The call for big companies and wealthy individuals to pay more tax has gathered pace over recent months.
The latest public finance figures tell a story of two countries, where the public paid more and the corporations paid less. The corporation tax take was down 10 per cent for the year to October, whilst tax and VAT receipts were up 6.4 per cent.
Her Majestys Revenue and Customs (HMRC) believe that the tax gap – the amount that corporations ought to be paying versus what they are – is £4.1 billion. This amount would build 300 new schools, provide 430,000 nursery places or 153,000 nurses.
Overall, HMRC estimates that in 2010/11 it was deprived of £9.6 billion in VAT, with £3.3 billion in excise duties, and £14.4 billion in income tax revenues, national insurance contributions and capital gains tax. The HMRC say that the tax gap for the whole economy amounted to £32 billion in 2010/11 or a third of the deficit of £120 billion for 2012/13
Multinational corporations like Starbucks, Amazon, Vodafone and Google have been exposed over the lack of taxes that they pay in this country, despite using the facilities provided courtesy of the tax payer to make handsome profits.
The extent of the tax avoidance became clear at the hearings of the Public Accounts Committee, where the MPs view was that it maybe legal to avoid paying tax but it was not moral.
At the hearings, it was revealed Starbucks paid £8.6m in corporation tax over 14 years of trading in Britain, and none for the past three years, despite sales of £1.2bn in the UK. Starbucks pays a royalty to its parent company in the Netherlands, which offsets profits here.
Amazon reported turnover of £207m in 2011 for its UK operation, on which it paid tax of £1.8m. However, Amazon provided the PAC with information showing that for 2011, £3.35bn of its sales were from the UK, 25 per cent of all sales outside the United States. Its profits are booked in Luxembourg, where the tax is paid.
Google recorded revenues of £396m in 2011 in the UK and paid corporation tax of only £6m. However it is estimated that Google actually had £2.75bn of revenue from its operations in the UK with an estimated pre-tax profit of £836m. Google’s profits are registered in Ireland.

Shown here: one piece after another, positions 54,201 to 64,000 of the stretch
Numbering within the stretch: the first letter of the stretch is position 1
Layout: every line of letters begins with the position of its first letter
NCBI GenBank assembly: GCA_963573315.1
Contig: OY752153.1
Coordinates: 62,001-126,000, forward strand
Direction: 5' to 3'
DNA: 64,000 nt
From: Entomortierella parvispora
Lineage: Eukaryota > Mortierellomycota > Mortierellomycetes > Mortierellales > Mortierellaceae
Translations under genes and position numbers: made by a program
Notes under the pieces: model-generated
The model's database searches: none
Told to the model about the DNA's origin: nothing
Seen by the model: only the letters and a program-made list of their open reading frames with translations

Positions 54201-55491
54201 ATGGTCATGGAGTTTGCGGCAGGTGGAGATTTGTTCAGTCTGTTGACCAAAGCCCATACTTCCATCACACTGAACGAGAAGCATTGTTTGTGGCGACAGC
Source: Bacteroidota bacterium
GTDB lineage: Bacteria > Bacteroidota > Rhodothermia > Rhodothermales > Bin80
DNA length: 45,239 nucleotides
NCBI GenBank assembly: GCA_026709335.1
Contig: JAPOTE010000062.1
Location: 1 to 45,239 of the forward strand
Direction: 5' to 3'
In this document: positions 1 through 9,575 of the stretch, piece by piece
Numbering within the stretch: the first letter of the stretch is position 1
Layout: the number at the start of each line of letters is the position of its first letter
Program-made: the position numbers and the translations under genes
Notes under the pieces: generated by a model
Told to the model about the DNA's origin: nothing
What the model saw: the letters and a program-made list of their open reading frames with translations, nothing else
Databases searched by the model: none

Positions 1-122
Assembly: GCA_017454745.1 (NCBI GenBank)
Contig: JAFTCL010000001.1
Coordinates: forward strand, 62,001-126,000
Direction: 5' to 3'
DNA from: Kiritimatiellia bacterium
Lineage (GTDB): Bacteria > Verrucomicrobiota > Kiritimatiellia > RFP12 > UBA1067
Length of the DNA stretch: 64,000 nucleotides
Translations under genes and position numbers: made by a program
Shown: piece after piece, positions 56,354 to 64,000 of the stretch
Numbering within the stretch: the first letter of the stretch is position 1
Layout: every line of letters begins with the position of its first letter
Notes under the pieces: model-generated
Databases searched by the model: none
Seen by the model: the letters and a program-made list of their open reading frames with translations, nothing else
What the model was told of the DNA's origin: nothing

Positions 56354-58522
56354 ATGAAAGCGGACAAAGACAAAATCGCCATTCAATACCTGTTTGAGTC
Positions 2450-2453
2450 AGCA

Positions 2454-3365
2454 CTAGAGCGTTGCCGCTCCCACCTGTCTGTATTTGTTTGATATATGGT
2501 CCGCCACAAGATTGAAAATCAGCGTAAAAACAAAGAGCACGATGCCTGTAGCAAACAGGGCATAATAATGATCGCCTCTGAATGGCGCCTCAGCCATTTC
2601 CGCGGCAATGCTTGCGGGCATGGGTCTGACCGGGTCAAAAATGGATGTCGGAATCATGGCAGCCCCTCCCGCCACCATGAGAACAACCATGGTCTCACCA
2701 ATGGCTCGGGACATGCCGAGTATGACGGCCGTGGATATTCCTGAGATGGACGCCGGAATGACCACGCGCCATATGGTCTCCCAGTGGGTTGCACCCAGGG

Not to be forgotten, Vodafone increased its underlying earnings in the UK before interest and tax from £1.2 billion to £1.3 billion to March 2011, yet paid no corporation tax.
The truth is that tax avoidance by both companies and highly paid individuals is huge in the UK.
On the individual front there have been the cases of celebrities like comedian Jimmy Carr using schemes to avoid tax. Carr though has since stopped using the much publicised offshore scheme.
Central to the debate at an individual and corporation level is a moral question about avoiding tax. It would seem at many levels it is legal to avoid paying taxes but to do so is also immoral because it amounts to stealing from the rest of us. Failure to pay tax means that there is less money for the NHS, health, education and welfare.
The need to get a grips with the multinational companies on tax points to a wider need to make them accountable across the board for their activities. The net worth of many of these companies now exceeds that of all but the biggest countries in the world.
The practice of only paying tax in the lowest charging country in which they operate is mirrored in other areas, such as labour rights and environmental law where the companies will move around to operate in the least regulated domain in order to maximise profits.
So in the longer term there needs to be international regulation in order that the huge multinationals do not just move their operations from country to country in order to maximise profit.
There are though encouraging signs of progress in the fight to at least make companies and individuals start paying their fair share of tax. The bad publicity that Starbucks received following the PFC inquiry, has led to negotations starting between the company and the UK government as to how it can pay more tax. Though the sting in the tail appears to being born by Starbucks workers, who the Guardian reports are having lunch break, sick pay and maternity benefits cut.
Consumer power to not purchase the products of companies like Starbucks, Vodafone and Amazon clearly has an impact. What such companies dread in the age of social media is having their brand damaged.
The same is true of individuals, with celebrities like Jimmy Carr quickly moving to change their accounting ways once the publicity came out about their tax avoidance methods.
Even the British government appears to be moving on the issue with Chancellor George Osborne providing another £150 million to HMRC to tackle tax avoidance and looking as to how the laws can be changed to stop multinationals avoiding tax.
Who knows if some of those missing taxes can be collected, then maybe the assault on public services can be halted?